A concussion is any injury in which there is sudden jarring of the brain. There are some biomechanical forces that occur with a concussion, but the basic idea is that there is a very rapid acceleration and then a deceleration of the brain. According to the Center for Disease Control and Prevention, these may include linear forces as well as rotational forces.
The rotational forces may be injurious to the brain. One misconception about concussion is that you actually have to hit your head to have a concussion. That is actually not true. Any event that jars the brain inside the very small enclosed space with the skull is like a blast. For example, a whiplash injury or a car accident, or anything that jars the brain even indirectly, can cause a concussion. While the majority of traumatic brain injuries are due to accidents-like falls, there is a very large number of sports related concussions estimated per year in the US.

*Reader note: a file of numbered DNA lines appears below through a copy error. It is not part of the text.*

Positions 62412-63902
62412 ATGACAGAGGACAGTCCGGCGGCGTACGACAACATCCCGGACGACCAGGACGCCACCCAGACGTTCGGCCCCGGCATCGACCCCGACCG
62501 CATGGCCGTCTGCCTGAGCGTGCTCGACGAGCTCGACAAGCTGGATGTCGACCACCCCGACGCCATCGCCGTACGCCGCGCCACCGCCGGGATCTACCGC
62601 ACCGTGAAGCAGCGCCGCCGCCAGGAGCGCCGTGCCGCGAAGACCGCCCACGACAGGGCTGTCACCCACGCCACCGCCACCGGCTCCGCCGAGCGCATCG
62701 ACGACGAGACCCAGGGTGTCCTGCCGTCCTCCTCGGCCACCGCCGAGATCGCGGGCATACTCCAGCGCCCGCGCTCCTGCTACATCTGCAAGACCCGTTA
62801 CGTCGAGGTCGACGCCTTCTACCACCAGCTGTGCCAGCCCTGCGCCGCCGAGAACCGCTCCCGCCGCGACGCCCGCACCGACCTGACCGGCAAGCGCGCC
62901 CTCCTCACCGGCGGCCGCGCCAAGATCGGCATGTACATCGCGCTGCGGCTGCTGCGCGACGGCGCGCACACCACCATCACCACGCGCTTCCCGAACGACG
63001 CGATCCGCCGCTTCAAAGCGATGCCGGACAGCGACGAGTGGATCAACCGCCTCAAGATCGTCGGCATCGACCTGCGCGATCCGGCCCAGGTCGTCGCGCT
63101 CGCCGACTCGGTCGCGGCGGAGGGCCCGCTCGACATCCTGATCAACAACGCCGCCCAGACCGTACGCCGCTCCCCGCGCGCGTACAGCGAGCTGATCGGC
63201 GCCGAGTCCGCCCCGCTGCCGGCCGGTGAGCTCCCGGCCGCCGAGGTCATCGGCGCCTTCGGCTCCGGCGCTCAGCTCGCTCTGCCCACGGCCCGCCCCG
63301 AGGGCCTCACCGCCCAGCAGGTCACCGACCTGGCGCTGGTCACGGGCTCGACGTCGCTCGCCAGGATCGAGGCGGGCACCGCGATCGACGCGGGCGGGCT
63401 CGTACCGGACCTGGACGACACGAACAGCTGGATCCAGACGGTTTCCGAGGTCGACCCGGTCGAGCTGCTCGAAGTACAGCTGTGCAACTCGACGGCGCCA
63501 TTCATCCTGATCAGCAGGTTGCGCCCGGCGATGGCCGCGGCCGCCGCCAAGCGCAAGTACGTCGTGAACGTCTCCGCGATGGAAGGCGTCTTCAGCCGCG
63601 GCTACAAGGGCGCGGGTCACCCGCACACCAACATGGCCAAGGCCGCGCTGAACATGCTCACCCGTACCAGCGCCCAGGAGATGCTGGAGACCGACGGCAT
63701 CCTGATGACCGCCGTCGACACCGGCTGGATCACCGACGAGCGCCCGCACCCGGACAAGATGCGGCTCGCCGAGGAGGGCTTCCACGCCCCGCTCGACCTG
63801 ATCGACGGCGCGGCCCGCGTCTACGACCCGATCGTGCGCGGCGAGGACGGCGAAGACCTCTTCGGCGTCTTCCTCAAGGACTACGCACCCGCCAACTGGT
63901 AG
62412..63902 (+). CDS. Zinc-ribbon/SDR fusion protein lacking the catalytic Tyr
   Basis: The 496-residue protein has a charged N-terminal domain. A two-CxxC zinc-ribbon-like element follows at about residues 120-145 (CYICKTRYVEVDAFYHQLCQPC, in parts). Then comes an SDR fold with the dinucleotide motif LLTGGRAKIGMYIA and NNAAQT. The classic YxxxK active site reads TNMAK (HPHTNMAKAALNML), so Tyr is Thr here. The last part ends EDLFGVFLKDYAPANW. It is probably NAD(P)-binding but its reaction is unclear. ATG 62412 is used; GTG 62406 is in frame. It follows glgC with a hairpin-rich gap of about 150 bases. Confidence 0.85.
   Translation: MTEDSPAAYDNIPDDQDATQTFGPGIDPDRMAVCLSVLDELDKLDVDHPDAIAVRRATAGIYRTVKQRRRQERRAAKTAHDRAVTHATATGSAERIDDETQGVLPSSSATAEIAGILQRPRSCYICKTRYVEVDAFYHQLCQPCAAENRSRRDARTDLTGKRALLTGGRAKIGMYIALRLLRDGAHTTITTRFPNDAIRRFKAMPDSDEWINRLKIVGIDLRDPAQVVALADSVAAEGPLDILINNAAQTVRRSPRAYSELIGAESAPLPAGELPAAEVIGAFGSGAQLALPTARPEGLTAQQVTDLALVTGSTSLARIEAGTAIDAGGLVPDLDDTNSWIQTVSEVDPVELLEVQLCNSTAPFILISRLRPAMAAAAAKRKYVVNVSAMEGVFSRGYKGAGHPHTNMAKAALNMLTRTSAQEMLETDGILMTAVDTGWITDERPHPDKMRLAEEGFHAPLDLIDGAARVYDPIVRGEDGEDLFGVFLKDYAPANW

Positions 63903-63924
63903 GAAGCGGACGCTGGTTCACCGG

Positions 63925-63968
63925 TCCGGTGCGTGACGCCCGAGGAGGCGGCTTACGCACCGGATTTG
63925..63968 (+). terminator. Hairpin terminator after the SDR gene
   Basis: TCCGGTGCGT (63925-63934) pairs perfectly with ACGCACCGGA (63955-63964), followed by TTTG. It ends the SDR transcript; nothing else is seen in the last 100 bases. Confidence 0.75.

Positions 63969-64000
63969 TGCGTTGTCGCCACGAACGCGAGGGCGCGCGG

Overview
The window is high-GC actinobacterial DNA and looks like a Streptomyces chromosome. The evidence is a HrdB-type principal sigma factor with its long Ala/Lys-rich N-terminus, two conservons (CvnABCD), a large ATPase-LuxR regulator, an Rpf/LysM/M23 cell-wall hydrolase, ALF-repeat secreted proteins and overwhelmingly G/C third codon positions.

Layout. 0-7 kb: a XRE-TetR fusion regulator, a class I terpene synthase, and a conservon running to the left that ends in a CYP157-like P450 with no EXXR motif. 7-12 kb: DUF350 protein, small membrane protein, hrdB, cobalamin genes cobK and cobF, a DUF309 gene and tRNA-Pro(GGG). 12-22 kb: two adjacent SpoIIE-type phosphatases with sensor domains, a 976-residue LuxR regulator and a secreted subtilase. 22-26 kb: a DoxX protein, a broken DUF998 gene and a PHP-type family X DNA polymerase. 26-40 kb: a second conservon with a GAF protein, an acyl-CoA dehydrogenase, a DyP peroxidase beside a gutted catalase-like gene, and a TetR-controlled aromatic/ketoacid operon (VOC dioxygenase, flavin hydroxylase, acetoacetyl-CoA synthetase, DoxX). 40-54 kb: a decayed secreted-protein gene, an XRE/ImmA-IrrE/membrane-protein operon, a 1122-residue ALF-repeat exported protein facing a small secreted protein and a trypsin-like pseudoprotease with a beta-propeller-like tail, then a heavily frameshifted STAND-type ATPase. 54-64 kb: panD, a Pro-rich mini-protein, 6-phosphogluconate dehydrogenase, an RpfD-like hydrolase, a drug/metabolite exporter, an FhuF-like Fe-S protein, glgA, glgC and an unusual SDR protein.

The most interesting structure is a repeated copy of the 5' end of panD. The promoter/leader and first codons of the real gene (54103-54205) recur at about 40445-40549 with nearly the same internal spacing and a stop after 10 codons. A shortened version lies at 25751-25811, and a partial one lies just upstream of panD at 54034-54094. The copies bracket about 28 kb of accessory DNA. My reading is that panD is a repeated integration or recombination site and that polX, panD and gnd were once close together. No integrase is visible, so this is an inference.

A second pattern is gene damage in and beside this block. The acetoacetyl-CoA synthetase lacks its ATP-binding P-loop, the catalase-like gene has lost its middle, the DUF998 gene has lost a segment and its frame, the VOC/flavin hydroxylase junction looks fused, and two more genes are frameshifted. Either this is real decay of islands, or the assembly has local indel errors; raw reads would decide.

What are the symptoms of concussion? According to WebMD, there is loss of consciousness for less than 30 minutes. That is actually quite rare. Fewer than 10% of concussions are associated with loss of consciousness, but people do develop physical symptoms like headache, dizziness, nausea, sensitivity to light and sound. Cognitive symptoms like confusion, mental fogginess, slowed responses, slurring of speech, trouble with focusing or concentrating losing memory in particular around the event occur as well. A person may have trouble controlling one’s emotions and may also have trouble sleeping. These symptoms occur either immediately after the event or sometimes a few minutes or hours later, sometimes only when people are under stress.